The 24-year-old first appeared on the circuit in 2017 and has since broken between 19.5% and 21.5% of the time in six of those seven years. In 2021, he had a success rate of 25.5% after winning his first ATP 1000 title and coming within a set of beating Djokovic at the French Open. In 2022, however, he had fallen back to 20.9%. In 2023, he will have a 19.9 percent approval rating.

Tsitsipas has reached a stalemate if she doesn’t start making progress here. Although he is still capable of great things (he reached the final of the Australian Open this year after defeating Sinner and Karen Khachanov), he has been inconsistent and his serve has suffered from a shoulder injury. Since Melbourne, he has a 3-3 record.

  1. Andrey Rublev

ATP ranking: 6

Tennis Abstract ranking: 7

2023 record (vs. top 50): 13-8 (10-6)

One of the safer options in men’s tennis, Rublev has made a name for himself with his slamming strokes and general ferocity. Since 2020, he has advanced to at least the semifinals of four ATP 1000s and the quarterfinals of six of the 10 Grand Slams he has played in. And nine times in those 10 breakthrough competitions, he was eliminated in straight sets. When his serve is on point, he’s nearly unbeatable, but when it’s not, his mediocre return shows itself.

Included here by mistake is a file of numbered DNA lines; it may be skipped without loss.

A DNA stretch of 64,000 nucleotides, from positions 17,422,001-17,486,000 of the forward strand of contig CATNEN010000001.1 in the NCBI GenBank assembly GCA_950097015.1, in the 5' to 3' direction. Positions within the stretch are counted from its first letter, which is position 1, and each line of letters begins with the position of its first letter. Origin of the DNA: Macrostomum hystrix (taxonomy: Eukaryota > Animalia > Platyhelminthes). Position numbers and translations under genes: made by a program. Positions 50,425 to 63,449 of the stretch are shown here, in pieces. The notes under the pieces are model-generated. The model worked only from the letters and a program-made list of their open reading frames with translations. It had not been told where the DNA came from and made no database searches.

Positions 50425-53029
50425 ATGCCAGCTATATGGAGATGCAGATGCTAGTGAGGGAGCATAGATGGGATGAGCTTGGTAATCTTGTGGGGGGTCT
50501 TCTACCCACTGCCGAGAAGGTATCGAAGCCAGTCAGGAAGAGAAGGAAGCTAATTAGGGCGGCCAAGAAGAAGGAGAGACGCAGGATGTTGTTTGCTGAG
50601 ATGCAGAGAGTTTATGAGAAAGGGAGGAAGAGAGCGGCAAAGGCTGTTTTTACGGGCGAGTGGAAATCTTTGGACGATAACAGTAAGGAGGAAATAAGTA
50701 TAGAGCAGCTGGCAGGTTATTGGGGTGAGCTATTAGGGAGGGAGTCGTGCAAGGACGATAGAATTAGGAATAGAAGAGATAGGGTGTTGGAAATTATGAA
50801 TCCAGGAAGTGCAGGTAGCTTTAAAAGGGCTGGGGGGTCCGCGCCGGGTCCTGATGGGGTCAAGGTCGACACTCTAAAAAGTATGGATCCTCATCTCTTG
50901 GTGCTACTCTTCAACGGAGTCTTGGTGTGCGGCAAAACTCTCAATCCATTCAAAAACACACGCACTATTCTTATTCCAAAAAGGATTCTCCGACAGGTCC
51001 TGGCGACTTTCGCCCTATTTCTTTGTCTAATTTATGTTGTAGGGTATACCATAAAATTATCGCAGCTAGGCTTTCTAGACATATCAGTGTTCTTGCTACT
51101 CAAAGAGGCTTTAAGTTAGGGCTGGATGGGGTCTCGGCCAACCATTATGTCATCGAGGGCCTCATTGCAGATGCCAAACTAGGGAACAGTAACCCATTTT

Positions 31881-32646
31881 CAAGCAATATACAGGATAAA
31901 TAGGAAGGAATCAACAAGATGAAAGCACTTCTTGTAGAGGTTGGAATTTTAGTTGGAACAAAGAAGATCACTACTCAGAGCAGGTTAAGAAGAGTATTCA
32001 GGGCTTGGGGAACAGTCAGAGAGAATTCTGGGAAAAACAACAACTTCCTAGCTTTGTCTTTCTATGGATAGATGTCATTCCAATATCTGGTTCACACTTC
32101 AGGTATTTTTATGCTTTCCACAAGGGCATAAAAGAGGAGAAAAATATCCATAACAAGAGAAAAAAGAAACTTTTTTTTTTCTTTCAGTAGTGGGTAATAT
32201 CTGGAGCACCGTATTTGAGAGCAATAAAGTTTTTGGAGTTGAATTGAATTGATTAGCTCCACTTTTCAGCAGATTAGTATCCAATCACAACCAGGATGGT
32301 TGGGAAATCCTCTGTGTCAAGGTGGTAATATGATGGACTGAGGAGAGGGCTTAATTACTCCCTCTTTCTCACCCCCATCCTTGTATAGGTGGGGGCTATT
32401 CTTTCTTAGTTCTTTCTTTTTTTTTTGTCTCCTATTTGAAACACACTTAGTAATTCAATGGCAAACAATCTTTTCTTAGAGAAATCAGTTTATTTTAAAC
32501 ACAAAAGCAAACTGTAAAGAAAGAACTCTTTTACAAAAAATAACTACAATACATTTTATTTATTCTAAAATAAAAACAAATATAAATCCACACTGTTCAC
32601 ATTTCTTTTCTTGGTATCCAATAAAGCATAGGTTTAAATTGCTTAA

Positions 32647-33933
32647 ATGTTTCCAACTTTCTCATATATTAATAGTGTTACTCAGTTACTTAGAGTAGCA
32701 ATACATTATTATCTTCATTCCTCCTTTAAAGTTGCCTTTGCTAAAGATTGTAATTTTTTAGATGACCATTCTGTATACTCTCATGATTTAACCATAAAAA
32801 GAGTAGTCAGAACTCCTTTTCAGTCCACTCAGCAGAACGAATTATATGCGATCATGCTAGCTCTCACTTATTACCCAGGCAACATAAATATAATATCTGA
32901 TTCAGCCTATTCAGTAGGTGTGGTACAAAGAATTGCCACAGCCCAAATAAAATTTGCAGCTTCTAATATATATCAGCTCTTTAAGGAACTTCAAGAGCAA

That is to say, the 25-year-old is an extreme No. 7, able to beat anyone on the right day but unable to consistently beat the top names. That led to his greatest two results of 2023: a run to the Australian Open quarterfinals (where he was swept by Djokovic) and a victory in the Tennis Tournament of the (swept by Medvedev).

  1. Cameron Norrie

ATP ranking: 13

Tennis Abstract ranking: 9